Taylor Sneed grew up in North Charleston and had visited the USS Yorktown in Charleston Harbor many times.
But never like this.
The 20-year-old cadet from The Citadel was one of 4,000 people who jammed the flight deck of the historic World War II aircraft carrier on Friday to watch, of all things, an NCAA basketball game.
“The nation loves sports,” he said. “The nation loves the military. So everybody can support this.”
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The 2nd annual Carrier Classic was to feature two games – a men’s game between 2012 NCAA tournament Final Four team Ohio State and Sweet 16 team Marquette, and a women’s game between the 2012 NCAA championship runner- up Notre Dame and Ohio State, which finished No. 16 in the AP Top 25.
The women’s game was played during the afternoon but the men’s game was canceled because of condensation on the court.
After the men’s game was canceled, players on both teams hung around to sign autographs for the fans.
Held on Veterans Day weekend, the event is intended to raise money for organizations like the Navy-Marine Corps Relief Society, the Wounded Warrior Project and the Medal of Honor Society.
“This is four of the best teams in the country,” said Bill Anderson, a former assistant secretary of the Air Force who serves as an adviser to Morale Entertainment, a nonprofit foundation that organized the game and other events for active duty troops and veterans, mostly overseas. “And it is held entirely to raise money and awareness for our veterans. This is a ‘thank you.’”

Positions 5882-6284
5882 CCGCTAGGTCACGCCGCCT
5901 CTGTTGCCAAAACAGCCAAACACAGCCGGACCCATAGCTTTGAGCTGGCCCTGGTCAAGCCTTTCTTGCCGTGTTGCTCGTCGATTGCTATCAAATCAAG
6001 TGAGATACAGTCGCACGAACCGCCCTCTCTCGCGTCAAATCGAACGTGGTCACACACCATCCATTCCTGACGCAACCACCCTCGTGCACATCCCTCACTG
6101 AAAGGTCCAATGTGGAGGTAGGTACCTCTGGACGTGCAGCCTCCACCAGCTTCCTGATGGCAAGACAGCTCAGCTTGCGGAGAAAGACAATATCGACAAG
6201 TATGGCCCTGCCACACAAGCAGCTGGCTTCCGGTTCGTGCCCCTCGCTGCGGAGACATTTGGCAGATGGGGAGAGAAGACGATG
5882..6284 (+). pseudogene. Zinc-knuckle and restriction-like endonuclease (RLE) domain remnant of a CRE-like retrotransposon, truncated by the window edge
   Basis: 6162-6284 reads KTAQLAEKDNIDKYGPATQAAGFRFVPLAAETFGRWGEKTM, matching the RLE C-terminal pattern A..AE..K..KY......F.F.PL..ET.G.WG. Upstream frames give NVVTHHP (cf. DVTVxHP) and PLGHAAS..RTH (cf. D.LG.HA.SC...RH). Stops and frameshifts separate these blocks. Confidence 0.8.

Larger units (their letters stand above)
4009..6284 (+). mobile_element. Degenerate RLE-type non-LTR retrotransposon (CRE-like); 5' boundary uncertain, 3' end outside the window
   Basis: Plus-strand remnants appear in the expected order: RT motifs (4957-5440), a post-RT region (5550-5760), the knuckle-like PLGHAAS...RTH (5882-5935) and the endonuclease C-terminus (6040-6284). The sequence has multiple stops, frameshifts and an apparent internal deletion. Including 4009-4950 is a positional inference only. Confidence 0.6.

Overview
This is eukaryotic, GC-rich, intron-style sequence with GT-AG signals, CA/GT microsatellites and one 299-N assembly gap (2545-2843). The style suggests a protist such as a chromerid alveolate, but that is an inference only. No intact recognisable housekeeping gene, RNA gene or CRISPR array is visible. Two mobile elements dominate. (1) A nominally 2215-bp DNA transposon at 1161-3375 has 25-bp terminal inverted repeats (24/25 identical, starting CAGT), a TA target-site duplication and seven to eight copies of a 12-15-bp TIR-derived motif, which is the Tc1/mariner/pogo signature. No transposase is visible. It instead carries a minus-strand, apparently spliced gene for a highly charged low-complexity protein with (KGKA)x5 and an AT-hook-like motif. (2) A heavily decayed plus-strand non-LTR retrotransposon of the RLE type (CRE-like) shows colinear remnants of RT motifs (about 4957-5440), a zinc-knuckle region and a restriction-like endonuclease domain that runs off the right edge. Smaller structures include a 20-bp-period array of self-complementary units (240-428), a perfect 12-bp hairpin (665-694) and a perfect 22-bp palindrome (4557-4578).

About half the crowd was veterans or active duty service members, most from nearby bases such as Joint Base Charleston and the Naval Weapons Station in Goose Creek.
Goose Creek native Antonio Baylock, a Navy petty officer, not only got to watch the game, he helped set up the lighting and sound systems for the court, which took up most of the central flight deck of the carrier.
“It’s good to take some time off from work and see a great game,” he said. “And it’s really great that they are giving something back to the veterans.”
Asked who he was rooting for – he shrugged and said, “Ohio State.”
“But really I’m an ACC guy,” he said. “Clemson all the way.”
SPECIAL VET HONORED
One of those veterans honored at the game was Danielle Green.
Green was a star player on the Notre Dame team that went to the NCAA tournament Sweet Sixteen in 1998 and 2000, and she finished 17th on the school’s all-time scoring list.
After college, she enlisted in the U.S. Army. In May of 2004 she was on lookout duty on a rooftop in Baghdad when she was hit by an rocket-propelled grenade. She lost her left arm from the elbow down.
She termed the addition of a women’s basketball game to the Classic as “historic” and a giant step toward acknowledging the role woman play in the military.
“We’re more than paper-pushers now,” she said. “And for women to be included in this event is legacy-making. These women will never experience anything like this again.”
Basketball games are played indoors, not on the equivalent of the roof of a six-story building. Wind was a factor.
“Obviously there is not frame of reference for this,” Ohio State women’s coach Jim Foster said. “I don’t know anyone who’s played on an aircraft hangar. If the wind is blowing, we’re just going to take it to the hole.”
YORKTOWN, AND S.C., BIG HITS
Last year’s inaugural Classic was held on the active-duty aircraft carrier Carl Vinson in San Diego. It was attended by President Barack Obama.